by Phil Bartle, PhD
What we often call step three in the mobilizing cycle, "unity organizing," can begin even during step one (awareness raising) and continue throughout the whole mobilizing cycle
Communities are Seldom Unified:
The word "community" has the word "unity" in it, but it is a common mistake to assume that any community is united.
Every community has factions and disputes, what we call social schisms, within it. These may be based on religion, clan, class, language, ethnic differences, and other factors.
Note: A "schism" is a divide or chasm between different sides. A "social schism" is a divide between two or more factions in a larger social grouping.
A Community Decision Needs Unity:
Yet when we want the community to make a consensus decision to agree on its priority problem to be solved, that is not possible when the different factions support different goals.
To bring these factions together, then, to promote and encourage unity, is a necessary task for you, the mobilizer. How do you do that?
Techniques to Unify a Community:
When you call a community meeting, insist and ensure that all the different factions attend. Also make sure the meeting includes the disabled, the elderly, the commonly overlooked people.
If you have done your work well in sociology, observing and analysing the community, you will know where the sensitivities lie.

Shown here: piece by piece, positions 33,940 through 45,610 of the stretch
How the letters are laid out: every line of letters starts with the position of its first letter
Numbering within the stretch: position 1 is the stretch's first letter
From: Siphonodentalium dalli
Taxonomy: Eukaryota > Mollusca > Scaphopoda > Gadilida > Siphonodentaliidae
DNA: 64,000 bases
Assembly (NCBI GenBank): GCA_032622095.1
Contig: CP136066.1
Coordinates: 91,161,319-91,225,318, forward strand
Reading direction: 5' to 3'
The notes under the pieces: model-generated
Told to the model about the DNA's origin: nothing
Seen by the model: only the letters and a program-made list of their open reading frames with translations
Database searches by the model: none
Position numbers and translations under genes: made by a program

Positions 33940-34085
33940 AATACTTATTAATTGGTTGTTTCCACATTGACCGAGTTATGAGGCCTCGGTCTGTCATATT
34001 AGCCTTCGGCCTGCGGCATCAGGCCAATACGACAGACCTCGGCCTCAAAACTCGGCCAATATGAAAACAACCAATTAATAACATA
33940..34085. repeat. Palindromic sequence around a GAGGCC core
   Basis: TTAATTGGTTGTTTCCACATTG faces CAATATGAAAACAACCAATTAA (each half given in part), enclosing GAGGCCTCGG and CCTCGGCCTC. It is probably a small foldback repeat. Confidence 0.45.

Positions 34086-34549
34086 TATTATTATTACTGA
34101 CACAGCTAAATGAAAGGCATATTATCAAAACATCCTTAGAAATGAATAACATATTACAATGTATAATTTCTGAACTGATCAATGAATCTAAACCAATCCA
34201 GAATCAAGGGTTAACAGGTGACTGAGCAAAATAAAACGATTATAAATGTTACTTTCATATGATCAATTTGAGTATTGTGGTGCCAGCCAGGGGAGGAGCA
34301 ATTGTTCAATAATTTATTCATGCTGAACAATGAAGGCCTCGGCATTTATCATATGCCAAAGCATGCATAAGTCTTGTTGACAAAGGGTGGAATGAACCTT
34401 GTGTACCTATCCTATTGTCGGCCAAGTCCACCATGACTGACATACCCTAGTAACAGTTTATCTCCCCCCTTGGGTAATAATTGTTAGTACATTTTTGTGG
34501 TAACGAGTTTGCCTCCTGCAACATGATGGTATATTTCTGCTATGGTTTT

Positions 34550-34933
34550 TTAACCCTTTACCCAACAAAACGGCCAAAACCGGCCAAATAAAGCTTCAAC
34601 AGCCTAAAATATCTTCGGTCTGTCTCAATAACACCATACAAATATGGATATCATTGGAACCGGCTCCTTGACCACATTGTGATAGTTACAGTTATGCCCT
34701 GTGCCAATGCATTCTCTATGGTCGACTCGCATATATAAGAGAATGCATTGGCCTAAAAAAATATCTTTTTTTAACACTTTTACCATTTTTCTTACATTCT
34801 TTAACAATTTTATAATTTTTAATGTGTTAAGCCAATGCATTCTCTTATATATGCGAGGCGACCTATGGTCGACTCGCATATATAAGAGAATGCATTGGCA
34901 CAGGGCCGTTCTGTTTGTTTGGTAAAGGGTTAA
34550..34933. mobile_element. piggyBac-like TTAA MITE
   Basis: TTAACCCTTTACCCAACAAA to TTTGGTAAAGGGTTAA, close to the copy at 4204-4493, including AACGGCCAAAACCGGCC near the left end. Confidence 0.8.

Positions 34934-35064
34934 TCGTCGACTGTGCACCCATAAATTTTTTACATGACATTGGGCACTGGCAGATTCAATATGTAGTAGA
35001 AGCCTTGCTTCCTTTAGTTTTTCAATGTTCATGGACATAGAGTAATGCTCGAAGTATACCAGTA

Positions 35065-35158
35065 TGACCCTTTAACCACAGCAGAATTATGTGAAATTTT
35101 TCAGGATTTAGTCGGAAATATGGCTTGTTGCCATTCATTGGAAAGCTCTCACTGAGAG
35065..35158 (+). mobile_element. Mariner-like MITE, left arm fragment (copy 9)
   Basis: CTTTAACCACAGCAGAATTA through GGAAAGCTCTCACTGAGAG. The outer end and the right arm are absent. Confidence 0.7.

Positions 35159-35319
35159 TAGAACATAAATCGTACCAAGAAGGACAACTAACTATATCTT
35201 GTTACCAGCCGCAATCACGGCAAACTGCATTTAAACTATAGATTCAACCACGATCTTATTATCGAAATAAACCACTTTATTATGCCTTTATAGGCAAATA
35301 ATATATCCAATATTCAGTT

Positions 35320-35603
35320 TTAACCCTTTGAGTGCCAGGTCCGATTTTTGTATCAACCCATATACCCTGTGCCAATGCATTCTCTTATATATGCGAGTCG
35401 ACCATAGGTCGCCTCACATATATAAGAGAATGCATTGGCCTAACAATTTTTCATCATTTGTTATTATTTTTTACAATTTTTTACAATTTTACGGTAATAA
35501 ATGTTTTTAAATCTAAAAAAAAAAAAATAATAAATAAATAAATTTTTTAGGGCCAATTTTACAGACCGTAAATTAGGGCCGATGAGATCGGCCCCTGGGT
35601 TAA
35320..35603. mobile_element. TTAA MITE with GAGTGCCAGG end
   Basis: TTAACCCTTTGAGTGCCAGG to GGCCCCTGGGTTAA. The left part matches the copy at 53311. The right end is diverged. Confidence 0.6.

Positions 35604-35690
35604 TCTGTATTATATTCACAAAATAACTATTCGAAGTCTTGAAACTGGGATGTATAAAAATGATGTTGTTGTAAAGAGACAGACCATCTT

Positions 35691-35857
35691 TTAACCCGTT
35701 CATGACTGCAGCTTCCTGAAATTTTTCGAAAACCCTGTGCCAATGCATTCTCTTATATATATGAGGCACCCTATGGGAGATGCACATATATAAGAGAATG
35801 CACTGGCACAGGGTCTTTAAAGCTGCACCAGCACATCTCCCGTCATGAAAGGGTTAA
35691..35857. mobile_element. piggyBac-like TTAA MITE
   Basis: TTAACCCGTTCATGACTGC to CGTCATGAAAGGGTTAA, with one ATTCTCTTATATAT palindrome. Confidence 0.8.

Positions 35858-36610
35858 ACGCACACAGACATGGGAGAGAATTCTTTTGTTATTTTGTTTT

It is useful to be a bit of an actor or "show person" when mobilizing. You can use the match sticks demonstration, for example, but take your time with it. Call for a volunteer or two to help you; repeat yourself in various ways; make a drama out of this. Hold up a single match stick and ask the group to say if it will be easy to break it.
Get their responses. Then ask your volunteer to break it. Congratulate your volunteer and make a big fuss with the group about how easy it is to break the match stick. Then take a hand full of match sticks and tie them together with an elastic band; show the bunched match sticks to the group. Ask the volunteer to break the group of matches as a single item. The volunteer will have difficulty or (we hope) will not be able to break the grouped match sticks.
Thus you say that each match stick is a different faction, but all of them together is the whole community. Poverty and weakness will easily break the community if the different factions continue pulling in different directions.
Show the group the matches again as you explain the analogy (metaphor, parable) again, breaking one match as you identify it as a faction, struggling to break the bound matches as you identify it as a unified community. Do this in several meetings at different times. (Never be afraid to repeat your principles). Continue it with other demonstrations and stories that you may think up yourself or borrow from other mobilizers.
Your goal is not to make the community homogeneous (everybody the same); it is to encourage people to be more understanding and tolerant of differences among other community members, and to be loyal and supportive of the community as a whole.
Combine this with other unity organizing, efforts, such as ensuring representatives of every faction get on the executive committee, of the CBO that you organize to plan and implement the community project.
The need for unity organizing continues, and you should not stop it before going on to the next steps. Share with other mobilizers, and learn new methods.
© Copyright 1967, 1987, 2007 Phil Bartle